Some Cement Sculpting Tips

Pre-mosaicked cement chair with throw over arm

Since my show at Guardino Gallery, I’ve had a few inquiries about how I make my sculpture (and a few sad stories about failed sculptures).  While I think it is always best to take a hands-on class, I thought I’d answer a few questions here…afterall, not everyone can take my class.

First thing to know: not all cement is created equal.  Cement products are made for specific purposes – some for flooring, some for underwater applications, and so on.  Little is made specifically for sculpting.  Before you start – know that the product you’re using is suited to your needs.  The material I use, Parex Optimal Adhesive Base Coat, is part of an architectural system for facing buildings.  It is made specifically to coat a building’s facade to make it weather resistant and so that stucco will stick to it.  It was developed in Switzerland and is used from Germany to Minnesota to Alaska…I know it will withstand all kinds of weather.  Some other materials will last outside for a while, but maybe not as long as you hoped.  I’ve got a piece – my test piece – that’s been standing in my yard for 6 years and not a blemish is on it.   It’s the only product I use.  One of the great things about it is once it is cured, it becomes a totally independent structure, meaning that whatever armature you used doesn’t matter anymore…One other great thing is, you can add small amounts of water with a bristle brush to get a completely smooth surface…lots of other cement products don’t hold up to additional water once it’s mixed.  Also, it is lightweight…seriously light weight for cement…Of course, if you need to make it heavy, you can always weight it.  Lastly, there are some other good products out there but the price point of Parex is really good by comparison.  There are other brands of this same type of product – Drybond is one…it just depends on what’s available in your area.  The other thing you’ll need is fiberglass mesh – sold at the same places as Parex; this is in large quantities (rolls of about 100 yards for $80)…there are some mosaic places online that sell much smaller pieces…or see if some folks want to go in on it together…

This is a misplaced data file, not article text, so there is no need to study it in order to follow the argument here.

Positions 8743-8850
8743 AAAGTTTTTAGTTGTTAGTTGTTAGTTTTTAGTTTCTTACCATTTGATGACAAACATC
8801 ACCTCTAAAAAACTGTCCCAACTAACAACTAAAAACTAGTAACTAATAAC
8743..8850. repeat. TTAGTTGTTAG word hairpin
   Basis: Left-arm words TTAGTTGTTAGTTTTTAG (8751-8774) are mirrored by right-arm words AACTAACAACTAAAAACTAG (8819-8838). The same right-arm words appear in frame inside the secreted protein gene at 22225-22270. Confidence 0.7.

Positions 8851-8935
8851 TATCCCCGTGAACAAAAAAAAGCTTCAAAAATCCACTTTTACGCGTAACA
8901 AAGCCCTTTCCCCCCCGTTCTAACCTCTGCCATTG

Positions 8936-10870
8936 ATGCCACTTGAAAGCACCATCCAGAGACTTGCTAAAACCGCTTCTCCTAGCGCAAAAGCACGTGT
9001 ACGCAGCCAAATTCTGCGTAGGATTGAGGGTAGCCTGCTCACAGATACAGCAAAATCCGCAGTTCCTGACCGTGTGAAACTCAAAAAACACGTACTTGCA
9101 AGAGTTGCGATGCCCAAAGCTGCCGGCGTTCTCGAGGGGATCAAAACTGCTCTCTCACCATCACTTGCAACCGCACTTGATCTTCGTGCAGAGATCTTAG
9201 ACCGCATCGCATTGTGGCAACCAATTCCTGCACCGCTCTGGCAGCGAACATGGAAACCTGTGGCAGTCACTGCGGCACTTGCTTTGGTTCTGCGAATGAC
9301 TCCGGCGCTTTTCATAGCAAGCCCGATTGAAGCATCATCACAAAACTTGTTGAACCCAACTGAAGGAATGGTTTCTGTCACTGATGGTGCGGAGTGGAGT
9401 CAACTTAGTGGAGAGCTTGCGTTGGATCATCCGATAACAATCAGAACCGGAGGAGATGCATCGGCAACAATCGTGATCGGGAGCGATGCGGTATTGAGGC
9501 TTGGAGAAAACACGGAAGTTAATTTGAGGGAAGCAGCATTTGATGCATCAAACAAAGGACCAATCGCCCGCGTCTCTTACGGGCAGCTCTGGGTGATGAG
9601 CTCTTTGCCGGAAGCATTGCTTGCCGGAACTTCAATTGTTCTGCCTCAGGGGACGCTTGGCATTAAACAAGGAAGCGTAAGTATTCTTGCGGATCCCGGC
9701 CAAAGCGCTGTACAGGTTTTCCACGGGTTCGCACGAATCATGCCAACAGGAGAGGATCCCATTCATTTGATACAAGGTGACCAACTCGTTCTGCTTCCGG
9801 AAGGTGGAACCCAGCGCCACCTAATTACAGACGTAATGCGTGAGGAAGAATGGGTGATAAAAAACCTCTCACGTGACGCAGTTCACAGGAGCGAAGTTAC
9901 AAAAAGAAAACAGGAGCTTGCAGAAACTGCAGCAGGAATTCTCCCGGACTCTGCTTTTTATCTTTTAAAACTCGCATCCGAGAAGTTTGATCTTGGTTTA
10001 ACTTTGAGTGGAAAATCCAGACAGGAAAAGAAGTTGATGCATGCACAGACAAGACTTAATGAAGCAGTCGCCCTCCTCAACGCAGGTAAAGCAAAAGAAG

Now, start with an armature – use styrofoam, hardware cloth, plaster of paris, whatever you’re comfortable with…cut your fiberglass mesh into strips (wear gloves – it is fiberglass after all), mix your Parex to a brownie mix consistency (I use a paint mixer on my electric drill), put a layer of Parex down – approximately 1/4 inch, embed your fiberglass mesh and smooth it in with a Bondo scraper (available at auto parts stores); repeat 2 more times, smoothing each coat with a dampened bristle brush.  Each layer should dry somewhat before you add the next (say until the shine goes away)…but you can also let it dry completely. If it is particularly hot, mist the cement so it doesn’t dry too fast and leave hairline cracks. Let the cement cure for 30 days (I’ve cheated a few times with this step but this is a do as I say kind of thing)…Once it’s dry, if you have some bumps you can rasp them out.  If you have some indentations, you can add a bit of Parex to level them out.

Voila!  You can cover it with mosaic, spray paint, whatever or nothing…Obviously, this is a crash course; if you want in-depth information, you’ll have to take my class…but I’m here if you have any questions.  Try it – but don’t blame me if you find it addictive…


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